Before digital systems I'd usually have two cameras around my neck, one Velvia, one HP5. Now I have one body and a brain. Working from RAW RGB files delivers unprecedented opportunities to create the images we originally saw. The key is knowing how you saw the image. A skill Ansel Adams called 'previsualisation', a skill which is sometimes lost in this world of megapixels, megazooms and fix it on the computer. About the most obvious visual change is monochrome conversions; but you need the right source image. Previously these conversions were rather complex bits of darkroom work, I know, I did plenty. Aperture makes the whole thing quicker, more precise and less stinky. Perhaps less fun though.
|sb010164 Scrollwork chair back and shadow(colour)|
This old iron chair sits with it's companion and a table outside Cocoa, the most magical chocolate shop around. As I walked past the midday sun a couple of fairly straight shots of the set outside the shop came out first. Closer to temptation(I really like chocolate) the curves of the chair back and it's shadow caught my eye.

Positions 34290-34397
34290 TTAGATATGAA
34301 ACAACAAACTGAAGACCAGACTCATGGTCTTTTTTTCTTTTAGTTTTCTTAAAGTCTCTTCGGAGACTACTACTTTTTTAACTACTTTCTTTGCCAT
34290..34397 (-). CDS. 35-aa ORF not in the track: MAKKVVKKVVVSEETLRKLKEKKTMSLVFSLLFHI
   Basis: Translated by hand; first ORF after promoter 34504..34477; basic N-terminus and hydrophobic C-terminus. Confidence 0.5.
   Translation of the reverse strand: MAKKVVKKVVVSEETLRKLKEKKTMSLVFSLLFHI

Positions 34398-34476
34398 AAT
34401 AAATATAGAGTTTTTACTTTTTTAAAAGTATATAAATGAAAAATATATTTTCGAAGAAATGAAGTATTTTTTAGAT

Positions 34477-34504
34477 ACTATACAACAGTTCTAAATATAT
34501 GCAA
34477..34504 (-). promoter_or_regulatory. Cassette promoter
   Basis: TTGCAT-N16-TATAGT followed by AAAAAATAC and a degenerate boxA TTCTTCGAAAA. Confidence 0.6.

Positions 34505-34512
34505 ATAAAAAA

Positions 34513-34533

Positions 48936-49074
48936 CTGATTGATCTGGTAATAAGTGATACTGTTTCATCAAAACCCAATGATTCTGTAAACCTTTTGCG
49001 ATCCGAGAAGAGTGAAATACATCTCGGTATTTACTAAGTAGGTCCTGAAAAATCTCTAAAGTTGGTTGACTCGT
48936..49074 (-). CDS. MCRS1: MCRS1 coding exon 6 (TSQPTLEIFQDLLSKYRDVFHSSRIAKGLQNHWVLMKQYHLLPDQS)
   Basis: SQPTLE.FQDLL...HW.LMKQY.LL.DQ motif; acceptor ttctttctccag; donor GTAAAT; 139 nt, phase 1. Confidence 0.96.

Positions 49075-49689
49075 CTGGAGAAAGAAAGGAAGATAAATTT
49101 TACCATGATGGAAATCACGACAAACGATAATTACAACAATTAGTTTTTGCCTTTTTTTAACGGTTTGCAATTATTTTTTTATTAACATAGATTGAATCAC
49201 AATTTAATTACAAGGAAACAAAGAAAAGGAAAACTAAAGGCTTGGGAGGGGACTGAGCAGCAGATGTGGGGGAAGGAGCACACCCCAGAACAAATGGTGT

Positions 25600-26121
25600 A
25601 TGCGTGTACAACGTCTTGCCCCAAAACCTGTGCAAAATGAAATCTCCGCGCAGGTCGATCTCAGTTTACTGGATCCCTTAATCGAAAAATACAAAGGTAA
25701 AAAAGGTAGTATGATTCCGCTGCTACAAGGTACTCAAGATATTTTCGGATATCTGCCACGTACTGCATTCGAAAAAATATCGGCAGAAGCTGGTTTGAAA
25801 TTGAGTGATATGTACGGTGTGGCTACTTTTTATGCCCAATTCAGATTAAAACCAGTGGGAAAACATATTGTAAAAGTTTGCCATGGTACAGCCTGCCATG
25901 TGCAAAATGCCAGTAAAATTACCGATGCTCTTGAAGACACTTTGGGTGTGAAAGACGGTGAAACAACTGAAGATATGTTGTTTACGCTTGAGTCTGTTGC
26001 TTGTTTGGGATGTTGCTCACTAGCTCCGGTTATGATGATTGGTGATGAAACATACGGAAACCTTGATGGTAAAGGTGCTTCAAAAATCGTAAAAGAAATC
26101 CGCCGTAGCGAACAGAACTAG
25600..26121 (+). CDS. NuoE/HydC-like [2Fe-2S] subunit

The fact is that despite the lovely contrast of the weathered metal chair and duck egg blue wall I really saw this rather Edwardian image as a toned monochrome one. The key being the contrast between the two patterns and the wall. Had I still had those two cameras I'd have been reaching for the HP5. Here I just let the [motordrive] burst mode run two near identical images and put a note in my Moleskine. I've just cleaned up the colour version, and added a little exposure vignetting to hold in the edges. Just about every hand printer used to do this with pale areas that extend to the frame edges.
|sb010165 Scrollwork chair back and shadow(mono)|
The mono version? Well Aperture comes with some very good presets. Helpfully these preview as you scroll down them. My current personal favourites are 'infra red' and 'sepia high contrast'. These presets though are just starting points; the differences between hand printing and machine printing are in the tweaks. My previsualistaion had a selenium toned effect, I've actually gone for a sepia. After applying the preset 'sepia high contrast' I've upped the contrast further, reduced the blue and green channels and upped the red. Exposure has been dropped by 0.3 stops and image brightness reduced by 0.1. I've then done the usual tweaks to definition and and vibrancy. As a final touch I increased the sepia intensity and added a slightly more vignetting than in the colour version to hold the edges. It matches what I previsualised really rather well, slightly worn early 20th century, full of light and slightly whimsical.
In a wet darkroom this would all have taken a couple of days to get to a final print. Here it took half an hour to get the paper coming out of my printer.
The key point is though, I saw this as a monochrome image from the start. I didn't take a poor colour image and try to rescue it with post processing. That never works, poor images remain that, whatever we do to them.